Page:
L.S. Mehta, J.
1. This is a revision application submitted by Bhatt Shailesh Kumar against the order of learned Sessions Judge, Kotah, dated November 29, 1966. It appears that Bhatt Shailesh Kumar filed a complaint on April 16, 1965, against Shri Sampat Mal Lodha and four others in the Court of Additional Munsiff-Magistrate No. 1, Kotah, under Sections 457, 341, 380/114, I.P.C. The complaint was registered. The complainant was present in. the Court on 3rd February, 1966, but on account of the absence of his counsel, he could not be examined then. Similarly, he was present on the next date falling on March 23, 1966, but that day also, on account of his indisposition, he could not be examined.
On April 26, 1963, he was not present at the time when the case was put up. Thereupon the Magistrate dismissed the complaint under Section 253 (1), Criminal P. C., for want of evidence and the accused were discharged. A revision application was directed against that order in the Court of learned Sessions Judge, Kotah. The said Judge observed that the case had been adjourned twice on account of the absence of the complainant and that on the third hearing also he remained absent. On that f round he dismissed the revision application, agrieved against the above order, the complainant has filed the present revision petition.
2. I have heard the arguments advanced on behalf of both the parties. If there was no evidence against an accused, then there was a good ground for discharging them, but before it can be said that there was no evidence, it was incumbent upon the Magistrate to call and examine such witnesses as were alleged to have known the facts. This is a warrant case and offences under Sections 457, 341 and 380 read with S. 114, I.P.C., are cognizable and non-compoundable. The procedure for the trial of the case is laid down in Chapter XXI of the Code of Criminal Procedure. Section 252, Criminal P. C., requires the Magistrate to ascertain from the complainant or otherwise the names of any persons likely to be acquainted with the facts of the case and to be able to give evidence for the prosecution and then he has to summon, to give evidence before himself, such witnesses as he thinks necessary.
Then comes S. 253, Criminal P. C., which provides in Sub-section (1) for discharge of the accused. Sub-section (1) lays down that if, upon taking all the evidence referred to in Sec. 252 and making such examination, if any, of the accused as the Magistrate thinks necessary, he finds that no case against the accused has been made out which, if un-rebutted, would wan-ant his conviction, the Magistrate shall discharge him.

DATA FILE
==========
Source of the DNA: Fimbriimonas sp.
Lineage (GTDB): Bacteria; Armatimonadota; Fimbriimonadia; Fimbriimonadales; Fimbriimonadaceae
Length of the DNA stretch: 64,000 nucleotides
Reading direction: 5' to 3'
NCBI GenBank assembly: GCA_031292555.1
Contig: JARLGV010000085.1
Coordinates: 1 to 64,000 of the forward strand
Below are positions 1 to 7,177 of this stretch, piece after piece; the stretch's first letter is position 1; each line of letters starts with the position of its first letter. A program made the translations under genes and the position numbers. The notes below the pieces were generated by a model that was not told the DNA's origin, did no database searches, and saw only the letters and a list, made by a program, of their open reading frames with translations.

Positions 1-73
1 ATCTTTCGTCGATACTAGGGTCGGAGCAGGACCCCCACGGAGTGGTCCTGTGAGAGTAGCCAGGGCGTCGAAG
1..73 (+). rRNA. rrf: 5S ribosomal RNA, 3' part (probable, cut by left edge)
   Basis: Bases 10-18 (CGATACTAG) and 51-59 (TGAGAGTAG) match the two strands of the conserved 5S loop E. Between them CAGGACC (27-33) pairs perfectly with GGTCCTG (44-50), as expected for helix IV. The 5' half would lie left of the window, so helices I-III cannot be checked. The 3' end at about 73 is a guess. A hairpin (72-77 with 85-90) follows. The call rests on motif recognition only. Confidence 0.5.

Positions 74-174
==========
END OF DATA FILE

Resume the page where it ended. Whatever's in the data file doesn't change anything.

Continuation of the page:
Sub-section (2) of Section 253, Criminal P. C., gives the Magistrate a large discretion for the discharge of the accused, if he considers the charge to be groundless. But he can only do this for reasons to be recorded. Here the only reason the Magistrate has assigned is the absence of the complainant. I agree that the reasons need not be recorded in any particular form. It would be enough if the reasons, which motivated the discharge, can be gathered from the order itself. But he must assign reasons in some form or the other.
In other words, there must be substantial, material in the order to satisfy this Court that the discharge order passed by the trial Court was based upon sound and proper foundation. The only reason which can be gathered from the order is that the complainant was absent. But that is not the complainant's fault. The complainant submitted an application on April 26, 1966, at about 9 a.m., that as he was unaware of the morning hours of the Court, he could not put in appearance earlier. That apart, the absence of the complainant is not sufficient in cognizable and non-compoundable offences for the discharge of the accused.
There is difference between a summons case and a warrant case. In a summons case under Section 247, Criminal P. C., if the complainant is absent, the accused can be acquitted, but in a warrant case, Section 259, Criminal P. C., would apply and the power to discharge the accused in the absence of the complainant is only given in compound-able and non-cognizable cases. The complaint filed by Shailesh Kumar for the offences under Sections 457, 341 and 380/ 114, I.P.C., is neither compoundable, nor non-cognizable. Where the offence is neither compoundable, nor non-cognizable, Section 259, Cr.P. C., does not apply. It may also be mentioned here that where, as here, the absence of the complainant was due to reasonable cause, the Magistrate ought not to have discharged the accused under Sec 253(2), Criminal P. C.
3. In the result, the revision application is accepted, the impugned order of the Court below is set aside and the trying Magistrate is directed to proceed with the trial according to law.